The beam of sound energy emitted from a crystal is not uniform but rather is characterized by areas of high intensity and lower intensity (figure 12.3). Beam nonuniformity ratio (BNR)is the ratio of the average intensity of the ultrasound beam across the ERA divided by the peak intensity of the ultrasound beam; the lower the BNR, the more uniform the intensity of the sound wave.
Beam scan of a crystal with a beam nonuniformity ratio (BNR) of 2.32, (a) top view and (b) side view. When tested on 40 subjects, the ultrasound transducer housing this crystal produced a very comfortable treatment at 1.5 to 2.0 watts per cm2 (W/cm2). Beam scan of a crystal with a BNR of 7.75, (c) top view. When this was tested on 40 subjects, the ultrasound transducer housing the crystal produced an uncomfortable treatment at 1.5 W/cm2 and was not tolerated at 2.0 W/cm2.
Courtesy of Brigham Young University Sports Injury Research Center.
A low BNR minimizes the risk of developing "hot spots" and allows the clinician to deliver higher doses of ultrasound without causing pain and discomfort. The BNR must be listed by the manufacturer on all units. Ideally, the BNR would be 1; however, this is impossible, and the acceptable range is between 2 and 6.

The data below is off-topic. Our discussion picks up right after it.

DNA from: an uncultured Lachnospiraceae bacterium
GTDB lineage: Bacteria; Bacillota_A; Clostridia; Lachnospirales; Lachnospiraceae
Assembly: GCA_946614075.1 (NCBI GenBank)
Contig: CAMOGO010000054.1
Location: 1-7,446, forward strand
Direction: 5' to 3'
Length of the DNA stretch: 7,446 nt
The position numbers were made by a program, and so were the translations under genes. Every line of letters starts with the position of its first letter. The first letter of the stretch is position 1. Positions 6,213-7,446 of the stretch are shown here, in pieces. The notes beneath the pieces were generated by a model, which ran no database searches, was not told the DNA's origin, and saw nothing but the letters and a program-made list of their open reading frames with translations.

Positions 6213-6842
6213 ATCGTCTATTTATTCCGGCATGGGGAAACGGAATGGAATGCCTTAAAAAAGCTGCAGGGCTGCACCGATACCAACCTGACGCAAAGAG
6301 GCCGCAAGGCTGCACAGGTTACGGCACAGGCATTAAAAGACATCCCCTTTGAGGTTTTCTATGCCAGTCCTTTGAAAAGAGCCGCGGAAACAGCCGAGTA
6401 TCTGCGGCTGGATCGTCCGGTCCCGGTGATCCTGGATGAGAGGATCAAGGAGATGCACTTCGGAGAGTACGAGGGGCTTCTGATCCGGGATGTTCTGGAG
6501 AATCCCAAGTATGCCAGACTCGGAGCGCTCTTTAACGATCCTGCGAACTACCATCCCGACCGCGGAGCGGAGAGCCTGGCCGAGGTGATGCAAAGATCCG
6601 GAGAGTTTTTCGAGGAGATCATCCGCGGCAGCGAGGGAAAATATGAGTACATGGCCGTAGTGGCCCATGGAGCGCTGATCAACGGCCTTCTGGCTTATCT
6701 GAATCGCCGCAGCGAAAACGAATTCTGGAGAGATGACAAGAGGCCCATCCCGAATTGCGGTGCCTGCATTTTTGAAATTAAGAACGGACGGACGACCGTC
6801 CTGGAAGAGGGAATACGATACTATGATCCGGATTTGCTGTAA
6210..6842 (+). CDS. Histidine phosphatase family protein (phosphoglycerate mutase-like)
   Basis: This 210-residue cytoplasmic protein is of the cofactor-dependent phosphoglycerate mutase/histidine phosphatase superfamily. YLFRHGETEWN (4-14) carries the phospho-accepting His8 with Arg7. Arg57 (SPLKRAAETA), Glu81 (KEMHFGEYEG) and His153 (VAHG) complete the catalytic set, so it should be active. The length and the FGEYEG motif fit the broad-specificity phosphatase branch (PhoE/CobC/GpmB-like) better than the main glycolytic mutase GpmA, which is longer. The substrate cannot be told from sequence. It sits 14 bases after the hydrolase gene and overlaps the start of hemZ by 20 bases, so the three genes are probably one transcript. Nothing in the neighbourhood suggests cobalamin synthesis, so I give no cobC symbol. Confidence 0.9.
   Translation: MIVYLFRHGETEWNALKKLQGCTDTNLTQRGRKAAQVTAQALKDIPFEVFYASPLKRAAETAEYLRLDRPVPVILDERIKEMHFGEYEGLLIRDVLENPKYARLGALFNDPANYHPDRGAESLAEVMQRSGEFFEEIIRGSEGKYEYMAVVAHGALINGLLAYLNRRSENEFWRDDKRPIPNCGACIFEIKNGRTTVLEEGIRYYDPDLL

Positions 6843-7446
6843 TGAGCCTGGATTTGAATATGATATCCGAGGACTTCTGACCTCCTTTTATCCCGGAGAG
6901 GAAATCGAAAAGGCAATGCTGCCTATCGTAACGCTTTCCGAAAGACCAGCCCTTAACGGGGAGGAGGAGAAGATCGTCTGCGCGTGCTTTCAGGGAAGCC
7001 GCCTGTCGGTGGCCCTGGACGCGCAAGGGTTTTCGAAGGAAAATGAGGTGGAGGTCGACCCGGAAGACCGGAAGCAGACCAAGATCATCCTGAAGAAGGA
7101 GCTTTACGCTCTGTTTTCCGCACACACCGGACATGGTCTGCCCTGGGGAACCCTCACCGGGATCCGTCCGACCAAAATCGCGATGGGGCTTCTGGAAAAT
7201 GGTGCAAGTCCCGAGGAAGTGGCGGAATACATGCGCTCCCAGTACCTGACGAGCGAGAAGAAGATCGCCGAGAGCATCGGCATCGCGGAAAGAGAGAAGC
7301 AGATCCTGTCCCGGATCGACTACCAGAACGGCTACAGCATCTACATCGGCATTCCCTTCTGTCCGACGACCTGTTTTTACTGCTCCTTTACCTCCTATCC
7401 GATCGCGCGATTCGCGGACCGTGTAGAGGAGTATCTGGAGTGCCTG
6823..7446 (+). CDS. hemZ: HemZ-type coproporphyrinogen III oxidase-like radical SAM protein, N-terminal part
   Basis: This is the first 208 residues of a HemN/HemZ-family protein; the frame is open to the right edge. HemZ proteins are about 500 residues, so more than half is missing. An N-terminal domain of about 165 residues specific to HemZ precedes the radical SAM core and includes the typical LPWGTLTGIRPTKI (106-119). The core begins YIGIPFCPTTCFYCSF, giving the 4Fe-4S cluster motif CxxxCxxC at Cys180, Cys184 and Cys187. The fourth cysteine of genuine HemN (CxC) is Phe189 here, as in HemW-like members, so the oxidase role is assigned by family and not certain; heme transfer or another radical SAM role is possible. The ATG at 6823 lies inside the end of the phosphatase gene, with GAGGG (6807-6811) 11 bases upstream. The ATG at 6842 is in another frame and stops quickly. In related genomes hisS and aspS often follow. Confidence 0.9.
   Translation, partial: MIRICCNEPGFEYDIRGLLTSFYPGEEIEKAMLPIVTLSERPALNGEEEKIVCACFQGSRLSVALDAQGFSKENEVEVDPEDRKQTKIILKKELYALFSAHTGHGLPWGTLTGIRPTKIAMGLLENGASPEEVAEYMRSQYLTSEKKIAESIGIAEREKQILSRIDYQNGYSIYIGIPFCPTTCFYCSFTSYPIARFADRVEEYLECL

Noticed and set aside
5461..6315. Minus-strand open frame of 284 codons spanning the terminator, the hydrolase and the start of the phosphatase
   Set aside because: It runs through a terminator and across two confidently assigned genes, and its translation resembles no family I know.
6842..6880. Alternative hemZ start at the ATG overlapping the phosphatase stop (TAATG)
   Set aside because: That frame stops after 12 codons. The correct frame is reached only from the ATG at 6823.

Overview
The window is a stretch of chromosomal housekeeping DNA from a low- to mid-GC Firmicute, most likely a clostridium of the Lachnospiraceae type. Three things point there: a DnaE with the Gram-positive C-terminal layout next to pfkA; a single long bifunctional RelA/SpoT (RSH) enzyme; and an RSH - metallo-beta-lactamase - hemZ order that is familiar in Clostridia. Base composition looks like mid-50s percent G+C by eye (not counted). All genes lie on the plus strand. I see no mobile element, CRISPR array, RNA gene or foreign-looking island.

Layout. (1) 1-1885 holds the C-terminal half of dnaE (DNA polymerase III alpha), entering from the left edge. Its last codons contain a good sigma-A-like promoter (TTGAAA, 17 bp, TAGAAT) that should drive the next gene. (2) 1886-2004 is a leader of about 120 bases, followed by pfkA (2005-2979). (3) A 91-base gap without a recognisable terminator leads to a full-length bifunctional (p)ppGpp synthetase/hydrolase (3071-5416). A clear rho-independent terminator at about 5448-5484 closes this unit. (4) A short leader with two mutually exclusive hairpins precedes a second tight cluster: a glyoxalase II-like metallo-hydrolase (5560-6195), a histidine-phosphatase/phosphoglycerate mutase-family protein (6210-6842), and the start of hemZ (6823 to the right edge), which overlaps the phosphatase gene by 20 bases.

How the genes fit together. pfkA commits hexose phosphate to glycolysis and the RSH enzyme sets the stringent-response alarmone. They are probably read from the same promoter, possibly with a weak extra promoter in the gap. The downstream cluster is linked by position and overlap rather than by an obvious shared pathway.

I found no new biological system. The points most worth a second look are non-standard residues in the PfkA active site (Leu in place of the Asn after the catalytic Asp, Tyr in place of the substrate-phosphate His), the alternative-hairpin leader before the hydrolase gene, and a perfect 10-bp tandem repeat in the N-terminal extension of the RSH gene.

Unfortunately, BNR and ERA may not adequately define how an ultrasound unit will function. Holcomb and Joyce (2003) reported significant differences in the change in tissue temperature between two ultrasound units with a BNR of 3.7 and 2.3 and an ERA of 4.9 and 4.6 cm, respectively. These authors speculated that the area of peak intensity or peak area of the maximum beam nonuniformity ratio (PAMBNR) as described by Draper (1999) might explain why two ultrasound units differ in performance. Certainly a small spike of peak amplitude as illustrated in figure 12.4 will deliver less energy and therefore have less thermal effect than that provided by a larger area of peak amplitude. Johns, Straub, and Howard (2007) and Straub, Johns, and Howard (2008) reported considerable variability in ERA and special average intensity in 3 and 1 MHz ultrasound units, respectively, from different manufacturers. Differences between reported and actual ERA values were identified for all but one manufacturer when 3 MHz sound heads were evaluated (Johns, Straub, and Howard 2007). Demchak, Straub, and Johns (2007) noted differences in the rate but not peak heating of the calf muscles using three different 1 MHz ultrasound transducers. Johns et al. (2007), however, have reported greater heating with 1 MHz sound heads with more concentrated energy fields. The issue of equipment performance across parameters requires further study. Variability in the characteristics of the acoustic energy field may yield differing treatment effects and perhaps pose a risk of adverse events. Frye et al. (2007) reported blistering of the anterior shin after ultrasound to the calf muscles in laboratory experiments employing common clinical treatment parameters.